Sep 122013

One of the notable aspects of modern corporations is the inability of executives to identify failure.

A good example of this is the Australian department store industry. Like most Aussie industries it’s dominated by two major players, Myer and David Jones,  both of whom have struggled with the realities of modern retailing.

David Jones is notable for deciding the web was too much hard work in 2001 while Myer’s management whines about sales taxes despite struggling with antiquated point of sales systems and an inadequate online presence that still lags its international competitors.

This week illustrates both companies’ state of executive denial, yesterday Myer’s CEO Bernie Brookes blamed falling profits and escalating costs on the GST and labour rates – the idea that management should take some of the blame for increased overheads didn’t seem to occur to Bernie.

One telling comment of Brookes’ are his comments about productivity and global competitiveness.

“The sector would benefit from reform to help drive productivity and become more competitive in an increasingly global marketplace,” said Brookes.

Brookes’ comment illustrates just how the Australian corporate sector has flubbed the transition to operating in a high cost economy.

At the same time Bernie Brooks was bemoaning the state of the world, David Jones CEO Paul Zahra was opening a new small format store and – like all champions of free enterprise – blamed the government for slow sales.

David Jones’ new store is interesting in itself, notably this comment in the Sydney Morning Herald story;

Mr Zahra said the store had been especially catered to the wealthy demographics of the Malvern area with a focus on high margin items.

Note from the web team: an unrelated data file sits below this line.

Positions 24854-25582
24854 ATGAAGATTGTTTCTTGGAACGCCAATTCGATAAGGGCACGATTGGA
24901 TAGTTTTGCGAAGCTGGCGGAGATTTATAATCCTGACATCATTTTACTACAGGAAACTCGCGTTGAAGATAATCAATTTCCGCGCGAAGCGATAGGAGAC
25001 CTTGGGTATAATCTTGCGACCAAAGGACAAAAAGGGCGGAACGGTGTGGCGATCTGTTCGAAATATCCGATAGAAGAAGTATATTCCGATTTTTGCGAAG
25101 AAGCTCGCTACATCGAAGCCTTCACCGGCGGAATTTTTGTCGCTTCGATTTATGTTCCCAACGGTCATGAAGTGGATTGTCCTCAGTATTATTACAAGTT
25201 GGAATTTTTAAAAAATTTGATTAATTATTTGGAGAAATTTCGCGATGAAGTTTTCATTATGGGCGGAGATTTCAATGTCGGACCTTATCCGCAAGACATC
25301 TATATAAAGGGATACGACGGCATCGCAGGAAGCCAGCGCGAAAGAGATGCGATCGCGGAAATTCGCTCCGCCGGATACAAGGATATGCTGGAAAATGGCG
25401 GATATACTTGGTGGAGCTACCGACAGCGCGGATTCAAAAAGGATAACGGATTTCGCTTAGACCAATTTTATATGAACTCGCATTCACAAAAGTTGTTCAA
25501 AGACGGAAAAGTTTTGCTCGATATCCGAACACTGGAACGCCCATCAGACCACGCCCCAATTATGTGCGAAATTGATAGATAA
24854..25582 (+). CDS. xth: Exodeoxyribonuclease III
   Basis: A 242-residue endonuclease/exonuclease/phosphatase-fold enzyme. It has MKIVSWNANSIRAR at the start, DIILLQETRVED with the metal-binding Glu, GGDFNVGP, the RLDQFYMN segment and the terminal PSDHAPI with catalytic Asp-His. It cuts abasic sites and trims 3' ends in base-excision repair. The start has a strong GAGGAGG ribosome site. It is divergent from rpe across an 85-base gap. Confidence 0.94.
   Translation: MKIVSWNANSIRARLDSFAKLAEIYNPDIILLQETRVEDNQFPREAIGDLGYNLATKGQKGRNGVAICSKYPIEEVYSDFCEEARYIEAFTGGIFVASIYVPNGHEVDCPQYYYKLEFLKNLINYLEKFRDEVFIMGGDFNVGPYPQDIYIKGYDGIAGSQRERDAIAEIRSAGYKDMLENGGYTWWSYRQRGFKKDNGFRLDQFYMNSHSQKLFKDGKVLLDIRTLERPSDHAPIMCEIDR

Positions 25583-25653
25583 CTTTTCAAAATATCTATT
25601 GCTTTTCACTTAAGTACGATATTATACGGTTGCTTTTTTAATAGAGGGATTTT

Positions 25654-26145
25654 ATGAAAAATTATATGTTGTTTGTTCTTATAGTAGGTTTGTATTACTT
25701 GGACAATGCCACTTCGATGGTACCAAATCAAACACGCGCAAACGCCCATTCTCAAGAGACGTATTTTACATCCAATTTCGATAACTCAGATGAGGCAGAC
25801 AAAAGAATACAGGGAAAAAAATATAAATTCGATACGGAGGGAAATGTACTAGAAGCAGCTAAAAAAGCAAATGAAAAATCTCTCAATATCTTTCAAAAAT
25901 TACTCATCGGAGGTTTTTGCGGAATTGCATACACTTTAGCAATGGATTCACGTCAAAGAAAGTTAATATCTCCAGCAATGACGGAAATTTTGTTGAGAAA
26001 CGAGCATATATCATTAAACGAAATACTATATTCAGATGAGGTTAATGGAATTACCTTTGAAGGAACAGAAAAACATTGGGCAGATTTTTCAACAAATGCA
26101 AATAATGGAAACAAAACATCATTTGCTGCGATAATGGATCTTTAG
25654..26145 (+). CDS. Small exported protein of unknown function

“Higher margin categories are what we have focused on and low margin categories are available in store but in the online system so we can get it shipped directly to people’s homes.

“And we get a better gross profit per square metre as a result.”

Welcome to the Twenty-First Century, Mr Zahra.

Both Zahra and Brookes’ statements show they learn nothing from failure, indeed they don’t even seem to acknowledge they have failed.

It’s understandable in modern corporate life not to acknowledge failure, in the alpha-male environment of the executive suite admitting failure is a form of professional suicide.

However not learning from mistakes is a recipe for making more errors – “those who fail to learn from history are condemned to repeat it.”

And that’s exactly what the hapless Myer and David Jones shareholders are condemned to, as are all the other businesses whose management doesn’t see its failures.

  2 Responses to “Bernie Brookes’ Blues – the inability of managers to learn from failure”

  1. Paul – a few thoughts…..Perhaps part of the problem with retail is a lack of understanding of the financial aspect of business? To simplify (so we can see how the parts fit together): Filling a store with high margin items might increase gross profit IF enough of them can be sold. Take away lower margin items and the retailer needs to sell more of the high margin items (than it did before) to pay the rent. The question then remains how much more gross profit is needed to cover the costs of doing business. The analysts and economists have no doubt run the models, but it’s still just guessing the future. In a low growth environment, the financial implications of decisions become much more important, and the risks of betting ‘wrong’ become greater. Order taking mentality on the floor, and the sheer scale of the big retail operation makes it potentially a lot tougher to target sales efforts (you’re banking on marketers). And economists models of behaviour are not reality.

    On slow sales…there’s no universal law that says growth is a permanent state. Economies go in cycles. Industries rise and fall. Types of retailers rise and fall. Playing the blame game diverts attention from the things we can influence, and gives the leader an ‘out’. But a business is in control of its own economic model. The tough part is having a long enough horizon to be prepared to make changes that increase the chance of survival.

    • Thanks for the comment Kate, you’re spot on with growth not being a permanent state and I suspect that’s the real problem facing department stores like David Jones and Myer. It certainly does increase the risk should management make the wrong decision.

      On the issue of getting the balance right between high and low margin items, I certainly wouldn’t claim to have the skills to make those management decisions however people like Brookes and Zahra are being paid the big dollars to do so. This, I think, is what bugs me the most when they make excuses.

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